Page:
Of course, van Gogh is also one of the artists best known to the public… To learn more about him, go to http://en.wikipedia.org/wiki/Vincent_van_Gogh.
This oil on canvas painting entitled “The Harem” was completed by Pablo Picasso in 1906. This was one of Picasso’s most important paintings from his ‘Rose Period’, (1904-6). He completed it while in the remote village of Gósol in the Spanish Pyrenees. He based the composition on sketches of his lover, Fernande Olivier, as she combed her hair and bathed. He was also inspired by J. A. D. Ingres's ‘The Turkish Bath’ that is in the collection of The Louvre in Paris. Picasso placed Fernande in the context of a harem…
For more on Pablo Picasso and his very interesting and Bohemian lifestyle, you can go to http://en.wikipedia.org/wiki/Pablo_Picasso.
One last example from the collection of the Cleveland Museum of Art… This is a Native North American Ceremonial Garment/Chilkat Blanket from the late 1800s. This Tlingit artifact is from the Northwest coast of North America. (Weft twining with cedar bark wrapped with mountain goat hair) Chilkat weaving is a traditional form of weaving practiced by Tlingit, Haida, Tsimshian, and other Northwest Coast peoples of Alaska and British Columbia. Chilkat blankets are worn by high-ranking tribal members on civic or ceremonial occasions, including dances.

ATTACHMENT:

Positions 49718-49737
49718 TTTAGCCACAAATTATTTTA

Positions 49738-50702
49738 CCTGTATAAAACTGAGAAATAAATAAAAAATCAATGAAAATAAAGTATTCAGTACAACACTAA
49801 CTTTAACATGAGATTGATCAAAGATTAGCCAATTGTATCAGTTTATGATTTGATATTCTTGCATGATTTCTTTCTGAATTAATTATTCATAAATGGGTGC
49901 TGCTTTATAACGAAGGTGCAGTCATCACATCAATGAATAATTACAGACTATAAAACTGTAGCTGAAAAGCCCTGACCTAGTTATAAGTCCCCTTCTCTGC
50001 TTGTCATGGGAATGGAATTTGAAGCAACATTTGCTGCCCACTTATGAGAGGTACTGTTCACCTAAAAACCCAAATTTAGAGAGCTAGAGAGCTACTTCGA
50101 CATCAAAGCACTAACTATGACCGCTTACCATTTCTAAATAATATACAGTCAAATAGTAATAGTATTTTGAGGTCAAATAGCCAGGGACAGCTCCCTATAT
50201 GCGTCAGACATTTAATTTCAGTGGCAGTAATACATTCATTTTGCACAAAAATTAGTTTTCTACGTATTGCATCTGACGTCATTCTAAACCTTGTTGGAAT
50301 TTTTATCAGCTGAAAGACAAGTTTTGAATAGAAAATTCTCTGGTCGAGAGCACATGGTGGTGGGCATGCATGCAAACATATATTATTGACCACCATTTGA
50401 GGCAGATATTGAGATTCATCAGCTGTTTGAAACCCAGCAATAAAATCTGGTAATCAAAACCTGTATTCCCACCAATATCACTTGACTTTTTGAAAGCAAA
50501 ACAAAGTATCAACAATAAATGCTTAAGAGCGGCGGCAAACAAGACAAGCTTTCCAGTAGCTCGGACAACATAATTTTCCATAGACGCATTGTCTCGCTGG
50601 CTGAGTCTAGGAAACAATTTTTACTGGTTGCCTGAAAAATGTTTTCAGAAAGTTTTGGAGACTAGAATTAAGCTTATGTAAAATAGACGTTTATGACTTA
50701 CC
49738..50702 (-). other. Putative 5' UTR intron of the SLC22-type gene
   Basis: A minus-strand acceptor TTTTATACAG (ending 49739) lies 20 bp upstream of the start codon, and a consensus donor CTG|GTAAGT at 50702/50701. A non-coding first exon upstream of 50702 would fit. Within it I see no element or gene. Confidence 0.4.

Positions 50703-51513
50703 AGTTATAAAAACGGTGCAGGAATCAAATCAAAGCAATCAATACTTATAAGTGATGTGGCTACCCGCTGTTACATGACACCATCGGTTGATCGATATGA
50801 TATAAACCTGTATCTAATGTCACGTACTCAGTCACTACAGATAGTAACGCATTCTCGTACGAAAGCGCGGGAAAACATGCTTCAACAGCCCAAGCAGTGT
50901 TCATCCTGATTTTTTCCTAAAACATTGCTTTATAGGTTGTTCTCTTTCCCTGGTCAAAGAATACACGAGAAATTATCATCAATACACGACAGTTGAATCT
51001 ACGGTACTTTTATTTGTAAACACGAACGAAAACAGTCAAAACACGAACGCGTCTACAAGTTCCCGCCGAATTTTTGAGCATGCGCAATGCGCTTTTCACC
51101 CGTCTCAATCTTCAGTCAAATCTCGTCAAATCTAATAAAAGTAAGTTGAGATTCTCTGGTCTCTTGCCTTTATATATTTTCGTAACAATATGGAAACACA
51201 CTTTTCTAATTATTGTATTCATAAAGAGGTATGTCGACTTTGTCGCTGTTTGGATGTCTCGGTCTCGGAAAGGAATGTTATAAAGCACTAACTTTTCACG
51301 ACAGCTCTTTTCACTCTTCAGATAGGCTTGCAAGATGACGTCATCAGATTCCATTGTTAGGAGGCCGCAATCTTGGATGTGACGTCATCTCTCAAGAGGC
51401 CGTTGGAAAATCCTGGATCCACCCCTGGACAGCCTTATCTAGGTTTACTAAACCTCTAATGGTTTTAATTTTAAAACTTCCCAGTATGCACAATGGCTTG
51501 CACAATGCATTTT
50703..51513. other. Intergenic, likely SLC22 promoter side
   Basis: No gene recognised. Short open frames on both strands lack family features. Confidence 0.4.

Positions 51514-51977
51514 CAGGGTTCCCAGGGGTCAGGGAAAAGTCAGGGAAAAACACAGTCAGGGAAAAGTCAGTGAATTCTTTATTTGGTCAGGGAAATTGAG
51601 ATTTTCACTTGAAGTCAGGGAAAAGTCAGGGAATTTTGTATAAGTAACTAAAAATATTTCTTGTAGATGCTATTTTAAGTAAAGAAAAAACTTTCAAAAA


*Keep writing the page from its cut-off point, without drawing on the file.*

For more on this form of weaving, just go to http://en.wikipedia.org/wiki/Chilkat_weaving.
One final photo… Laurie took this picture of David II, David III, Emmett Lee and me as we headed down the escalator at the Art Museum. Only David III noticed that she was taking the photo...
We really enjoyed our visit to the Cleveland Museum of Art! The collection is varied and well presented. The lighting is excellent. We would recommend a visit to this museum should you find yourself in the Cleveland area. The Cleveland Museum of Art is open daily. It’s located at 11150 East Boulevard in Cleveland Ohio. Phone: 216-421-7350. Website: http://www.clevelandart.org/.
Just click on any of the photos if you’d like to enlarge them…
Thanks for exploring this extensive art collection with us!
Take Care, Big Daddy Dave
(Sorry about this gap...Can't figure out how to fix it!)